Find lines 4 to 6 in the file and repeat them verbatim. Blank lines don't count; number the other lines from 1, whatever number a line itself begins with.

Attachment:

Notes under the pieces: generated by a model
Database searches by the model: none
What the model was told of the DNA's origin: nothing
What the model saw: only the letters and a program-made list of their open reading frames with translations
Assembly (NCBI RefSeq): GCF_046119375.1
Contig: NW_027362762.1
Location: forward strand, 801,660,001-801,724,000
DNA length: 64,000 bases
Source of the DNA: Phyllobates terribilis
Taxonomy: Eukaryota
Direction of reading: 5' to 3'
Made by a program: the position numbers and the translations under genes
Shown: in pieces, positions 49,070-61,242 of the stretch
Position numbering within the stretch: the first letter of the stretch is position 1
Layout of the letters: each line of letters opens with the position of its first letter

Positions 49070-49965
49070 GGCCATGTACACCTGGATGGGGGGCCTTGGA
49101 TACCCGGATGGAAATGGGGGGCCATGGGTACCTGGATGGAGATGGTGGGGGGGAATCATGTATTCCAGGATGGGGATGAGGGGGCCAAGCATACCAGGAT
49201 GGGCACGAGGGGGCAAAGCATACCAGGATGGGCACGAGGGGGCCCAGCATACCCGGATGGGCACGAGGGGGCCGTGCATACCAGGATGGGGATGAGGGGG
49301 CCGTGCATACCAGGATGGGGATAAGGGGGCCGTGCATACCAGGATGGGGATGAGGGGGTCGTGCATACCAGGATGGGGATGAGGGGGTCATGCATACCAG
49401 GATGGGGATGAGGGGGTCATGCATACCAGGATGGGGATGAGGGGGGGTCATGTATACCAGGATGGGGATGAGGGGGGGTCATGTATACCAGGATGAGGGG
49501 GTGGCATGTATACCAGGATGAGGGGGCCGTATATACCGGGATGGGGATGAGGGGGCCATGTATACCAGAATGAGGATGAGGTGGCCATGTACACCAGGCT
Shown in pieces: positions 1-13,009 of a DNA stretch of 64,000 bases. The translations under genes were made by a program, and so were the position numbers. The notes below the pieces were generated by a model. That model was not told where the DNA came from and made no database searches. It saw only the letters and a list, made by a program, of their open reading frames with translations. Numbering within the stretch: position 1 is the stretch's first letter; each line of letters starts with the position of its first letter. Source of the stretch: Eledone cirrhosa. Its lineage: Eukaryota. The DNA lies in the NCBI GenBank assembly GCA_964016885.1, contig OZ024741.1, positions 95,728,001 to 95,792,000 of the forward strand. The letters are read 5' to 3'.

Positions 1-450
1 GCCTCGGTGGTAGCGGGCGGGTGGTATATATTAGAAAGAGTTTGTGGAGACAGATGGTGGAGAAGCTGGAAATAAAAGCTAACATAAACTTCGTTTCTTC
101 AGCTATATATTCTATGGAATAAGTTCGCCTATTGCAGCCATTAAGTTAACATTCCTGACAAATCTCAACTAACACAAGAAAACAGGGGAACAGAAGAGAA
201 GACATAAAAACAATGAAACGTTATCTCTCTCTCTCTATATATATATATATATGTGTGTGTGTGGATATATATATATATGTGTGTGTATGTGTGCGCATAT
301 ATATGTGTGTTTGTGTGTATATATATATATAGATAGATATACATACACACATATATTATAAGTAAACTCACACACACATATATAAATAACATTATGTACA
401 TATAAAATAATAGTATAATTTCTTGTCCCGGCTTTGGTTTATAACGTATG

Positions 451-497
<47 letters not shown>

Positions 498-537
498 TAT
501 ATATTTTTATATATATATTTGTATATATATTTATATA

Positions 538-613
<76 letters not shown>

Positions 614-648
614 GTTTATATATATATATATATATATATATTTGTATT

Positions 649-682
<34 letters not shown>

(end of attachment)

What the model saw: only the letters and a program-made list of their open reading frames with translations
Assembly (NCBI RefSeq): GCF_046119375.1
Contig: NW_027362762.1